Title: Meqenëse Sytë (Since the Eyes)
Author: Parid Teferiçi
Place of Publication: Tirana
Year of Publication: 2003
Review: “He is very complicated in his fantasy, demanding in his choices and cultural taste which is mature in its manifestation.” (Agron Gjekmarkaj)
In Obot, While Waiting
In Obot, as he waited for the ferry to take them over to Bar, Gjergj Nikolla decided to while away the time by cheering up his twelve-year-old son (it was the first time the lad had been away from Shkodra). He took a stone, flung it across the Buna and invited him to outdo him if he could. The son smiled at the unexpected challenge from his father, chose a stone with great care and clambered down to the riverside.
Clasping the stone to throw it farther than his father’s and perhaps even to the other bank, he felt a sharp pain in the palm of his hand. His wish was simply to hurl the stone and the pain as far away as he could. But he did not outdo his father, and he still has the pain to this day.
…sarebbe stato il più leggiadro e capriccioso ingegno
che avesse avuto da Giotto in qua l’arte della pittura,
se egli si fusse affaticatò tanto nelle figure ed animali,
quanto egli si affaticò e perse tempo nelle cose di prospettiva.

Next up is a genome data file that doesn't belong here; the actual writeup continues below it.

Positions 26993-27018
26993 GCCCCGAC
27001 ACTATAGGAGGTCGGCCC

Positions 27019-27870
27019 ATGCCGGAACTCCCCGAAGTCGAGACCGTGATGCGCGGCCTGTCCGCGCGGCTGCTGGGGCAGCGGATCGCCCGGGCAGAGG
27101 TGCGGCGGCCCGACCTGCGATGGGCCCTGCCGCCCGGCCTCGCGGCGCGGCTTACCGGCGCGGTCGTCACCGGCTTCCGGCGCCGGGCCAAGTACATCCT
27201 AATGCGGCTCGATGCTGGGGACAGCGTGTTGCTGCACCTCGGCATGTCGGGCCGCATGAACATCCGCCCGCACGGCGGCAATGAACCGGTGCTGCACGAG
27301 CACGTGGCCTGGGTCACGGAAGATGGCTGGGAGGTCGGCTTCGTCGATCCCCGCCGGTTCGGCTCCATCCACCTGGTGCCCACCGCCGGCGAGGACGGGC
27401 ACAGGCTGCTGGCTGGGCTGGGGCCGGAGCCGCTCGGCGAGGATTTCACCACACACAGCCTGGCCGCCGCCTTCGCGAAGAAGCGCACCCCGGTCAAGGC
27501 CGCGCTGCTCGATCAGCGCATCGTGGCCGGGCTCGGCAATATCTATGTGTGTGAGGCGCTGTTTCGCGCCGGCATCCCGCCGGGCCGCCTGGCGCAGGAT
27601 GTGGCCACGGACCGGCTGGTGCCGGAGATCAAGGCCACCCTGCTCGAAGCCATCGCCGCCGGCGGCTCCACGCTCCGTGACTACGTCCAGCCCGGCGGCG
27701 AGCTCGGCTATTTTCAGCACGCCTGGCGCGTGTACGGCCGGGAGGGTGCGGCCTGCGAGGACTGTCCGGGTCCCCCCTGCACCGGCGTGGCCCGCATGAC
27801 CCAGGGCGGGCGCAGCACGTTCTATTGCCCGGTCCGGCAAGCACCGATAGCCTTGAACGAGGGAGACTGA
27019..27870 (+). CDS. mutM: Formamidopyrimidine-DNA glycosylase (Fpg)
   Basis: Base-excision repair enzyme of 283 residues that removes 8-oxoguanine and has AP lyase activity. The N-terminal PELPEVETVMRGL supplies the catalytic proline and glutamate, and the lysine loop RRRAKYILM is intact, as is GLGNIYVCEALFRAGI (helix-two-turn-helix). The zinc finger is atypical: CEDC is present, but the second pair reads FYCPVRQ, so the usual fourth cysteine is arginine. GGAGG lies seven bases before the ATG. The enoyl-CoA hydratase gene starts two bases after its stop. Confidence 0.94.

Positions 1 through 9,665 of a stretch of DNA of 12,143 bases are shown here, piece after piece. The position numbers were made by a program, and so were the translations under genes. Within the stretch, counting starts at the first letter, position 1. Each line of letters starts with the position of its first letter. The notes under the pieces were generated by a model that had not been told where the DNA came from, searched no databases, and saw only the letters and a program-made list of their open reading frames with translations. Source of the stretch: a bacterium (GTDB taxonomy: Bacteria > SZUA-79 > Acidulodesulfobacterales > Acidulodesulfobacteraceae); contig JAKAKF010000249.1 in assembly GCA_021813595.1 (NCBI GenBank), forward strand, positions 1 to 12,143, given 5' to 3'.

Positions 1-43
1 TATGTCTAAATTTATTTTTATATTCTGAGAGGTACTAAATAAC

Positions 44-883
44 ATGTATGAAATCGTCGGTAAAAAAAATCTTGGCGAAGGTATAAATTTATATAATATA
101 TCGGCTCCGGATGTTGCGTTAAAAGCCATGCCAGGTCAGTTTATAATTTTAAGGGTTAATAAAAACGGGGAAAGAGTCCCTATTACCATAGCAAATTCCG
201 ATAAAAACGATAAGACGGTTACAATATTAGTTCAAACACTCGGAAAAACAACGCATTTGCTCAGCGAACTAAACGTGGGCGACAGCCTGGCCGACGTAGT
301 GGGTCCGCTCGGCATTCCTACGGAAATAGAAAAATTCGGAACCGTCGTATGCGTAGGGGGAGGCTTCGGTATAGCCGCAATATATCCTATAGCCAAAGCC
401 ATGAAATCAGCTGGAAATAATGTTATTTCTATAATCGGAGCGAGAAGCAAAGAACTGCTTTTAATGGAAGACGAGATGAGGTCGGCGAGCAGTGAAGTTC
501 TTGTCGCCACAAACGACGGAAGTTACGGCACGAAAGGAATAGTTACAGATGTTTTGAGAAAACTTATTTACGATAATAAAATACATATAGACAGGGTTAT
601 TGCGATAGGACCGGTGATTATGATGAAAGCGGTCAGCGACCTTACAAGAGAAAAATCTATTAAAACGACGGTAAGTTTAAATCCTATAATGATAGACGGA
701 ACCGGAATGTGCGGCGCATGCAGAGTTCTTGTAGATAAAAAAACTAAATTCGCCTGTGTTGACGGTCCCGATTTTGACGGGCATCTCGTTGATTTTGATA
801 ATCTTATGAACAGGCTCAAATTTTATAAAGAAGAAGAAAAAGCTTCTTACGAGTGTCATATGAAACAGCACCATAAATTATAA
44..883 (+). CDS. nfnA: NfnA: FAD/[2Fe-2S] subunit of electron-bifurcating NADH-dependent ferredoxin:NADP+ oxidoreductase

Carts in perspective roll on one wheel;
Horses hide behind their tails; trees – beneath the grass,
And people have no hands to greet one another.
What remains of us beyond our visual perception?
Man, in perspective, is his visual perception.
Our strongest point, our ultimate strength,
Is the fact that we appear when seen from a distance.
Levers of light, with it and only with it,
Succeed in exalting us to our dignity.
Distance is the wall which separates us
From the truth, from forms.
It is the wall where truth casts its shadow
And we can draw forms.
But there, the light, thought bright, is not enough.
How can our visual perception ever suffice?
Do not confuse visual perception with light,
As death confuses the farmer with his fields.
Exactly, in perspective, we are dead.
We are our visual perception. Death – a form.
They shoot at me where I am not to be found.
It comes to pass that they raise my hand from the table
To see if I am not hiding there.
It comes to pass that I must give way
To someone hastening by in search of me.
It comes to pass that they set me on fire
To look for me in the darkness.
However much I stand with my back against the wall
They do not shoot me.
The extract is translated from the Albanian by Robert Elsie